Reinterpreting Cairo

It’s human nature to make judgments, so I make no apology for those we make in writing this blog. But one of the great things about travel is having your preconceptions challenged; and that’s what happened to us as we drove to the Egyptian Museum this morning.

Cairo buildings.

Driving around Cairo you cannot help but notice the shabby state of most of the buildings. They look like they’ve come out the far end of a couple of earthquakes and, while remaining standing, have suffered from the experience. They’re unpainted, they’re dirty, there are bits of rebar jutting out from the flat roofs. It just looks like poverty and that’s exactly how we had interpreted it.

The real story it turns out is a bit more complicated and bit more interesting. The buildings are actually deliberately kept looking shabby. A painted, up-kept building is a flashing light telling the taxation department that you have lots of money. To avoid alerting the authorities to your status you keep your building looking shabby. The obvious question, and one I have no answer to, is: given everyone does it, why does it work at all? But there you have it.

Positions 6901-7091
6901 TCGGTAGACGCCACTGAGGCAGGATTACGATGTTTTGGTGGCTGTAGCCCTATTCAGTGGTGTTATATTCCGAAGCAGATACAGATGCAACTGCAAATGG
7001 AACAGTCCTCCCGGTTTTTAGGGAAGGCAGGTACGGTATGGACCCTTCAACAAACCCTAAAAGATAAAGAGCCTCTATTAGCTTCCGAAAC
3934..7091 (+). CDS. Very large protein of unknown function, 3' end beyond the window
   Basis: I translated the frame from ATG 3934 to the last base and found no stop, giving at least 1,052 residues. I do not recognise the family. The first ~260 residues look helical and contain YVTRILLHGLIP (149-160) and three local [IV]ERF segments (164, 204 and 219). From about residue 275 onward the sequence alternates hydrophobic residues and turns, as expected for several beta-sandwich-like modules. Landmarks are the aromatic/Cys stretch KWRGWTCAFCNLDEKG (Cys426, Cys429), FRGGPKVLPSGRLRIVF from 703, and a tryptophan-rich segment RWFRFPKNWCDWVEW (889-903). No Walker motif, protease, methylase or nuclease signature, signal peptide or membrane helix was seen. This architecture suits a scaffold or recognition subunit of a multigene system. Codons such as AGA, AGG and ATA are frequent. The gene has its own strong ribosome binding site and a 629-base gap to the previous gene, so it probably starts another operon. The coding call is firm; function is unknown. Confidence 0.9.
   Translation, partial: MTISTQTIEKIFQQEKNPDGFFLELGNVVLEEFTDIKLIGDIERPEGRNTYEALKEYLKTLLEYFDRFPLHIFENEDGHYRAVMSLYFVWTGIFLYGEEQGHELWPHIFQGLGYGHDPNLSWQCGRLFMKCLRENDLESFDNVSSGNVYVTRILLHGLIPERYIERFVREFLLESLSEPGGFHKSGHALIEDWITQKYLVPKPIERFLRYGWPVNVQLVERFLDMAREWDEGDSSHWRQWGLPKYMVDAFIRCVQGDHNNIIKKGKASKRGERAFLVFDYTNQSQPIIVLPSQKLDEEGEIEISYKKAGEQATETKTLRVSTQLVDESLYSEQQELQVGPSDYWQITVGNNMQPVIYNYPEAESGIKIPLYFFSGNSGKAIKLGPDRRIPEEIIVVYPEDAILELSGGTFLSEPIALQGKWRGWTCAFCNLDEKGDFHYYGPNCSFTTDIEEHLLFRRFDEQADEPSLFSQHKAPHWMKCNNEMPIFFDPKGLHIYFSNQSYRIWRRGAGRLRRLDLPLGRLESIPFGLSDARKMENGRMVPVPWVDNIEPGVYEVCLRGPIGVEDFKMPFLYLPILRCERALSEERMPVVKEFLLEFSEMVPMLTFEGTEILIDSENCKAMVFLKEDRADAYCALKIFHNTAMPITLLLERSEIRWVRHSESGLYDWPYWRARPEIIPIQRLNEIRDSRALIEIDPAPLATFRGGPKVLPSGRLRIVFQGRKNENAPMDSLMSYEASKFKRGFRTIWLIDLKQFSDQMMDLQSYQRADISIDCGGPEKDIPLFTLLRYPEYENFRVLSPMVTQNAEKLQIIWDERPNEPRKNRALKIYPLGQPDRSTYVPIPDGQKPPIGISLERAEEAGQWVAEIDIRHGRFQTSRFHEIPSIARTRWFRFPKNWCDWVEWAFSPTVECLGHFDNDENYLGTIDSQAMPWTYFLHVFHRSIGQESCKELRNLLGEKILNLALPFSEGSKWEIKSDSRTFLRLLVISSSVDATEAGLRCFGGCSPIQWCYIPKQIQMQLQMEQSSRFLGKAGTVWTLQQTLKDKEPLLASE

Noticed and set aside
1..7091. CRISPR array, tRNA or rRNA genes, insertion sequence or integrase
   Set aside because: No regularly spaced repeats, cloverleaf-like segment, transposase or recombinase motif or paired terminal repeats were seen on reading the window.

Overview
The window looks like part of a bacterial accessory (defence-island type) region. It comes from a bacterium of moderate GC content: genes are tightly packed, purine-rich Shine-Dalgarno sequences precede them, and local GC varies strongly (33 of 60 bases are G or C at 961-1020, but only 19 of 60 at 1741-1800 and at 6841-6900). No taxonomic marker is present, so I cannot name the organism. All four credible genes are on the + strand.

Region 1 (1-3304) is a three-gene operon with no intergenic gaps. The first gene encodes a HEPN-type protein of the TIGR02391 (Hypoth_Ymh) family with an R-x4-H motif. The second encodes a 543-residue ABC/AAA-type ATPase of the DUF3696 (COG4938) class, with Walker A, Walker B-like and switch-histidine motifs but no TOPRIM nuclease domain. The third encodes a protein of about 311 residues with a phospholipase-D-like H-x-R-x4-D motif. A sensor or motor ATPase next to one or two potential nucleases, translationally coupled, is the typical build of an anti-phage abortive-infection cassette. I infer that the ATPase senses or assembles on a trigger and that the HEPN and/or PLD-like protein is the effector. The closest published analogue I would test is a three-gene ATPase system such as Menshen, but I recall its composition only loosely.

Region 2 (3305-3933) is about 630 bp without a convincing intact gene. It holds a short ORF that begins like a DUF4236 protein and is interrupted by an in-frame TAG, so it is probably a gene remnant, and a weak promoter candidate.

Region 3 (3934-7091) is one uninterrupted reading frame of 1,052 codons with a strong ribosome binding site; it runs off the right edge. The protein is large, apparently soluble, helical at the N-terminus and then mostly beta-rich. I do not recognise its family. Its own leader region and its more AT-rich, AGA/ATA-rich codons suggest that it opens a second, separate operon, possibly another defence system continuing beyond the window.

The second part of the story is the unfinished nature of the buildings with the rebar jutting from the roof. In Egypt children live with their parents on a permanent basis. The parents live on the ground floor, the eldest son gets the first floor, the second the second floor and so on. (Daughters get to get married and move in with someone else’s son on one of their floors.) Thus the top floor is unfinished – so that additional accommodation can be added on if needed.

Cairo from the Citadel.

None of this changes the fact that Cairo looks a mess; nor does it change other things like the streets clogged with rubbish. But our interpretation of that building-mess has certainly shifted, suddenly it actually looks quite endearing.

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